In October, a bipartisan group of senators called for a full review of the costs of U.S. military bases overseas, specifically labeling Cold War-era bases in Europe as obsolete and expensive. They also pointed to the coalition that helped Libyan rebels to victory as proof that the U.S. no longer needs a large-scale overseas footprint to ensure military success.

Obama’s comments Thursday came under fire almost immediately from conservatives on Capitol Hill. House Armed Services Committee Chairman Buck McKeon, R-Calif., called the plan a “retreat from the world in the guise of a new strategy” and blasted the president for failing to recognize the numerous international threats facing America.

But White House officials said the strategy was carefully crafted with significant input from service chiefs and combatant commanders, to ensure regional concerns were taken into account.

Although the strategy document puts no numbers on force reductions (and likewise singles out no weapons programs for cuts,) ground forces could take much of the hit. The New York Times on Thursday quoted unnamed government sources saying DOD would cut the Army to 490,000 troops over a decade, a reduction of 30,000 more troops than current plans call for, and nearly 80,000 fewer than the current force.

But reductions must be carried out with an eye toward “reversibility,” the document said, retaining “intellectual capital and rank structure that could be called upon to expand key elements of the force” in a time of future war.

Nicholas Dowling, former National Security Council staff member and head of IDS International, a defense contractor that conducts training for security and stability operations, said he believes shrinking conventional ground forces is a bad idea.

“Defense planning shouldn’t be based on the wars we want to fight, it should be based on the wars we’re going to need to fight,” he said.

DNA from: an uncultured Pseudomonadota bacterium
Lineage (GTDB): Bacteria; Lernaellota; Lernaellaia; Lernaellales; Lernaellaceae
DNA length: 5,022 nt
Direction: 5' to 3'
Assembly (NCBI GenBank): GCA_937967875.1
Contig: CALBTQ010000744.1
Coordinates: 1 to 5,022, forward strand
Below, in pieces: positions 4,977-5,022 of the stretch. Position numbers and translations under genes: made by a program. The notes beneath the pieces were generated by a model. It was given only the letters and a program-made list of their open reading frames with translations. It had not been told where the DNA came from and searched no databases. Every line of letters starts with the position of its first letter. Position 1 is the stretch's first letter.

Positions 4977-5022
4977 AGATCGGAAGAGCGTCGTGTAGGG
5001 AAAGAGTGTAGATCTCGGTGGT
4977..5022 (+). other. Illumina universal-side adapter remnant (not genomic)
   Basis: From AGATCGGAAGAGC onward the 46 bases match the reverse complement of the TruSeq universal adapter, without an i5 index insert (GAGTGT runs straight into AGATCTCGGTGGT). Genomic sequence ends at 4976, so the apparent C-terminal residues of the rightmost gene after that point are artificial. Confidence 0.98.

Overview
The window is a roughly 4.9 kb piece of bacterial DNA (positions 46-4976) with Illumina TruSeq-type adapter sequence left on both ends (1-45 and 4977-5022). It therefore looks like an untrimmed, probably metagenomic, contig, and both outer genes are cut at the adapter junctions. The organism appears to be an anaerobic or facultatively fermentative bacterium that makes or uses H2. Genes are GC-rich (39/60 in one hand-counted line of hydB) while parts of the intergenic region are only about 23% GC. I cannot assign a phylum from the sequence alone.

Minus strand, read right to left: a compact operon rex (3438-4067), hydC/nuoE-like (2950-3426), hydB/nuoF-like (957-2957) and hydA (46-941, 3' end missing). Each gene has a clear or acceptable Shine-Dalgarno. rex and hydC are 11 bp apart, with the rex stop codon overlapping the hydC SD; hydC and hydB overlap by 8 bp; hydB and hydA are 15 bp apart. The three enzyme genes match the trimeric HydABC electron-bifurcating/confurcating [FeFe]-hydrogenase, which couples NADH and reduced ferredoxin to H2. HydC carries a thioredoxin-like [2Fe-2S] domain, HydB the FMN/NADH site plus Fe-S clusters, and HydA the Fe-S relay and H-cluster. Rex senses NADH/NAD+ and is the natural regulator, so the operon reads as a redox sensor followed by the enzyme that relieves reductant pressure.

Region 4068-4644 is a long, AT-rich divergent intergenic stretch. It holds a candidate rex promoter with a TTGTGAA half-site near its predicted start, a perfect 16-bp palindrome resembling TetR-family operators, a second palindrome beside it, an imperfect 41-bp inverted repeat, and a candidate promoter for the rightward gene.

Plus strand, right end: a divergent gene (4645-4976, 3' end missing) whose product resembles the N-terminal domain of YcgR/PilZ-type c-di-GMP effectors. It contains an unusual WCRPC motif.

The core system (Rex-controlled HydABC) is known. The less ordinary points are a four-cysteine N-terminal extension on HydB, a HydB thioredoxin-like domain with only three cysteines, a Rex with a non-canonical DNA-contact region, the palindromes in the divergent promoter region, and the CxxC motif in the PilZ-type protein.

Threats across the Middle East and rising terrorism in Africa mean U.S. ground troops might be needed in large numbers, Dowling said.

“There seems to be a belief that we can avoid stability operations or that we can avoid large ground operations again, and I don’t think history demonstrates that’s a reliable thing you can plan against,” he said.

The document acknowledges that the Defense Department must “reduce the cost of doing business” in terms of its manpower and bureaucracy expenses. That will include cuts to military compensation and health care costs, although the report does not specify what those cuts will mean for troops and their families.

But Panetta vowed to protect the “quality” of benefits for troops and their families. Details on specific defense cuts are expected in the president’s federal budget request, due to Congress early next month.

“There is no question that we will have to make some tradeoffs, and that we will be taking on some level of additional but acceptable risk in the budget plan we release next month,” Panetta said. “These were not easy choices.”

Veterans groups have protested proposed dramatic changes to military retirement and health care benefits, even as defense officials have pledged that current servicemembers will not be significantly affected.

Obama has called for a task force to look at the possibility of ending the 20-year retirement system as a both a cost-savings move and retention enhancement, but lawmakers have shown little support for that idea.

The last two years, troops have seen their basic pay increase by less than 2 percent, the lowest pay boosts since the start of the wars in Iraq and Afghanistan.

carrollc@stripes.osd.mil
Twitter: @ChrisCarroll_

shanel@stripes.osd.mil
Twitter: @LeoShane